**Standard Earth Electromagnetic Parameters (SEEP)**

We propose the SEEP framework as a method for standardizing electromagnetic measurements under Earth-bound conditions, factoring in gravitational effects and environmental variations. SEEP defines reference values for ε_{0}, μ_{0}, and c at a specific altitude on Earth, enabling researchers to calibrate instruments and interpret data consistently, even when environmental factors vary.

**Speed of Energy as a Variable**

Building on these new paradigms, we propose that the speed of electromagnetic energy is best understood as a variable that depends on several contextual factors, such as medium properties, impedance, and local gravitational fields. This shifts the focus from c as a universal constant to a threshold value that emerges under ideal conditions, while in practice, the speed of energy adjusts to its environment.

**Energy’s Perception of Speed Changes**

Energy propagation adapts to different fields through changes in impedance, which in turn alter its speed. To energy itself, these variations may appear as gravitational influences, bending and distorting its path through space. The apparent decrease in energy speed near massive objects, like black holes, supports this idea, where c approaches zero due to extreme gravitational fields.

**Gravitational Redshift and SEEP Calibration**

The Pound-Rebka experiment, conducted in 1959, aimed to test this prediction by measuring the frequency shift of gamma rays traveling up and down in Earth’s gravity. According to the theory of general relativity, gamma rays moving upwards against gravity should experience a loss of energy, resulting in a redshift, while those moving downwards should gain energy, leading to a blueshift. The experiment successfully confirmed this prediction, demonstrating a measurable effect of gravity on the behavior of light. However, it’s important to note that the experiment’s results primarily provide evidence for the influence of gravity on the speed of light rather than a direct measurement of color shift. **NOTE: There is no earthbound method capable of differentiating between the two **conclusions**.**

The Pound-Rebka experiment demonstrated gravitational redshift and blueshift effects on energy, confirming that light loses energy as it moves against a gravitational gradient and gains energy moving towards it. While these shifts have been interpreted through frequency changes, they also suggest underlying variations in energy speed, which can be recalibrated using SEEP standards for Earth-bound measurements.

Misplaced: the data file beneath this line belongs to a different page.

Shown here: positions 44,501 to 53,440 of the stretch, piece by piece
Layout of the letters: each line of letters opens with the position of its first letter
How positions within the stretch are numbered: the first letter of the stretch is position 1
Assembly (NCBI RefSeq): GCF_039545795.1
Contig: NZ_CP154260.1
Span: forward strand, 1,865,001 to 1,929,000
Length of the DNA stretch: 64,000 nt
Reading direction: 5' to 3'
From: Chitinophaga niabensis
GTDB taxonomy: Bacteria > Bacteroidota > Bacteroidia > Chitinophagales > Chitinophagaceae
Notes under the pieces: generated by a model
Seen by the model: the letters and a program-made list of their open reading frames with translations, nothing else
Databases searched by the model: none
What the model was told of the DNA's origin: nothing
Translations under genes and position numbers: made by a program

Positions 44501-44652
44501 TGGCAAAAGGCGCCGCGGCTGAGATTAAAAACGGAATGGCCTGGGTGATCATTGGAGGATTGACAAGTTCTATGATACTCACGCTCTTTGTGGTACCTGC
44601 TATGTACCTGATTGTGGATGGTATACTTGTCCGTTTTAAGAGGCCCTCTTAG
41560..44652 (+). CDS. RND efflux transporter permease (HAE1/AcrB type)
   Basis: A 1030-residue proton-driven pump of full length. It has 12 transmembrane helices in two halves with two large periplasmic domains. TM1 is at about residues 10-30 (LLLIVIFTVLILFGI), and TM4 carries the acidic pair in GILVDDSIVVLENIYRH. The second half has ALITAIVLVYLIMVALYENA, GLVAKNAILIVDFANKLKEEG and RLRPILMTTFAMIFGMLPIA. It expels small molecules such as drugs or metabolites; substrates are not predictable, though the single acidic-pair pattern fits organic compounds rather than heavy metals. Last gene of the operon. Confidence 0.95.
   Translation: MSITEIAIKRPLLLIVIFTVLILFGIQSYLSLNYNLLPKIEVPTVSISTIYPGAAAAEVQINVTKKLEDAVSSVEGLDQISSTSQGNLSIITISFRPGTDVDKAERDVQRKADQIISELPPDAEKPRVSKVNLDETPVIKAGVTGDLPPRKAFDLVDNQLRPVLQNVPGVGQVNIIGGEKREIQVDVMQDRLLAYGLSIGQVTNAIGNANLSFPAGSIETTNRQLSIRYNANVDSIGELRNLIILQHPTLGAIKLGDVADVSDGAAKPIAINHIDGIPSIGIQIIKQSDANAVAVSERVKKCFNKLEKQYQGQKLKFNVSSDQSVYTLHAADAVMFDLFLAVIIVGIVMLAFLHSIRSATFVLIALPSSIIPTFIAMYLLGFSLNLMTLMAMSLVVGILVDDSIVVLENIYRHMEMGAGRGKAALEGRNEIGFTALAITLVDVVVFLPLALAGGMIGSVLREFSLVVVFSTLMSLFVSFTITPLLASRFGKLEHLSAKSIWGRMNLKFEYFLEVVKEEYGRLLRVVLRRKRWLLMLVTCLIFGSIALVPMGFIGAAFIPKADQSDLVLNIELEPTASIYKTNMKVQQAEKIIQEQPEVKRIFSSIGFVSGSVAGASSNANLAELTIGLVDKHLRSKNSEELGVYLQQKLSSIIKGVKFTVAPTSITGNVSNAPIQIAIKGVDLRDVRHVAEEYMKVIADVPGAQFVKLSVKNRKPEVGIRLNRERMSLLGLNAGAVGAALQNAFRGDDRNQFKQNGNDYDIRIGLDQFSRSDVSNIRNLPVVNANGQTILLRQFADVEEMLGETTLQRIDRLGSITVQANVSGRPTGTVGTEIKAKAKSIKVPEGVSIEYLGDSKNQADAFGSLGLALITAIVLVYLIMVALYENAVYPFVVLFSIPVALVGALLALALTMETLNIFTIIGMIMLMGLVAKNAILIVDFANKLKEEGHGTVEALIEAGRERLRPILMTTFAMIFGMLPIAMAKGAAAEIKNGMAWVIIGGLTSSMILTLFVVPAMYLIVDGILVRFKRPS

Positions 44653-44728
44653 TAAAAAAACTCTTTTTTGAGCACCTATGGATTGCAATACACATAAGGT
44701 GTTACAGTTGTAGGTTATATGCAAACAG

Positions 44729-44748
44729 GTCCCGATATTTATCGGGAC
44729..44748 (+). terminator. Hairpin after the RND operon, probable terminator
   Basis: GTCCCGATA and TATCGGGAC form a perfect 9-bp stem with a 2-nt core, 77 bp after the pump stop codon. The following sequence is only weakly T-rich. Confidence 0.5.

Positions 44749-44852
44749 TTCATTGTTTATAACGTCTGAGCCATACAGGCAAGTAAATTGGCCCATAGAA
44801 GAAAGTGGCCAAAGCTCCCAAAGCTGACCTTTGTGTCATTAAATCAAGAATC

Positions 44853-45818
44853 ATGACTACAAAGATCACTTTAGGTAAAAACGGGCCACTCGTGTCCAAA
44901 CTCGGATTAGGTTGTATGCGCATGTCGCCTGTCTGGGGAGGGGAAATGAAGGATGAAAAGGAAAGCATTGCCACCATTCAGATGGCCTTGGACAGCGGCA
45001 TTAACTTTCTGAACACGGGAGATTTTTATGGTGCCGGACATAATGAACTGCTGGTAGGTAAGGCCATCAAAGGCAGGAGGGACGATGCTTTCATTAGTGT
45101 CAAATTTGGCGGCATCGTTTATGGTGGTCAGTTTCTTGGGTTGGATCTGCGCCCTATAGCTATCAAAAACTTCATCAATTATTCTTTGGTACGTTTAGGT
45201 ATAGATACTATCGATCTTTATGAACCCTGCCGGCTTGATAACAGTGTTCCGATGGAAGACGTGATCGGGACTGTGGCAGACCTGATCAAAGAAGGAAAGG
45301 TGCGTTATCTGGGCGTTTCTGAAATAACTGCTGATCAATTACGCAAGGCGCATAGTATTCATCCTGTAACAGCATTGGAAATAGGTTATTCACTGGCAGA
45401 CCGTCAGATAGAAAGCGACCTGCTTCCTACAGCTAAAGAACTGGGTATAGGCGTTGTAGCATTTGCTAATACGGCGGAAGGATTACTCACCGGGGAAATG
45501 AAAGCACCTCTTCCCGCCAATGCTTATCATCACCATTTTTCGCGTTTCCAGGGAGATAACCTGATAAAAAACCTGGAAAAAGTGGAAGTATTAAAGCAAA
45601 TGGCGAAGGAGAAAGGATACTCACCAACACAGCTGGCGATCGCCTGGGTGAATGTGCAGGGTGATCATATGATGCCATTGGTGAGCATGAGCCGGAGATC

**SEEP, A New Standard:** Researchers can utilize SEEP as a standardized reference point for conducting experiments, calibrating instrumentation, and interpreting data in electromagnetism. By establishing SEEP, the impact of environmental factors on measurements of fundamental constants like the speed of light can be mitigated, ensuring consistency and accuracy across different environments. This standardization enhances the reliability and validity of scientific findings, advancing our understanding of electromagnetic phenomena and their interplay with gravitational forces. Integrating SEEP with the dynamic relationship between the speed of light and gravitational constants deepens insights into wave propagation, energy transmission, and the principles governing electromagnetism across various spatial contexts.

**Conceptual Implications of a Variable Speed of Energy**

Energy Transmission in Space: The dynamic nature of c has profound implications for space exploration and energy transmission across varying gravitational environments. For example, the slowing of light near black holes or within dense fields suggests that energy propagation may not be uniform across the universe.

Reinterpreting Redshift and Cosmic Observations: Using SEEP to calibrate measurements allows for more accurate interpretation of redshift data, particularly in astrophysical observations. This could influence our understanding of cosmic expansion and the interpretation of light from distant galaxies.

Quantum Admittance and Energy Potential: In regions of extreme energy density, such as near black holes, energy transitions from kinetic to potential forms as gravitational fields become dominant, reducing the effective speed of energy. This interplay between kinetic and potential energy through gravitational fields offers a deeper understanding of energy conservation and space-time curvature.

**Conceptual Implications**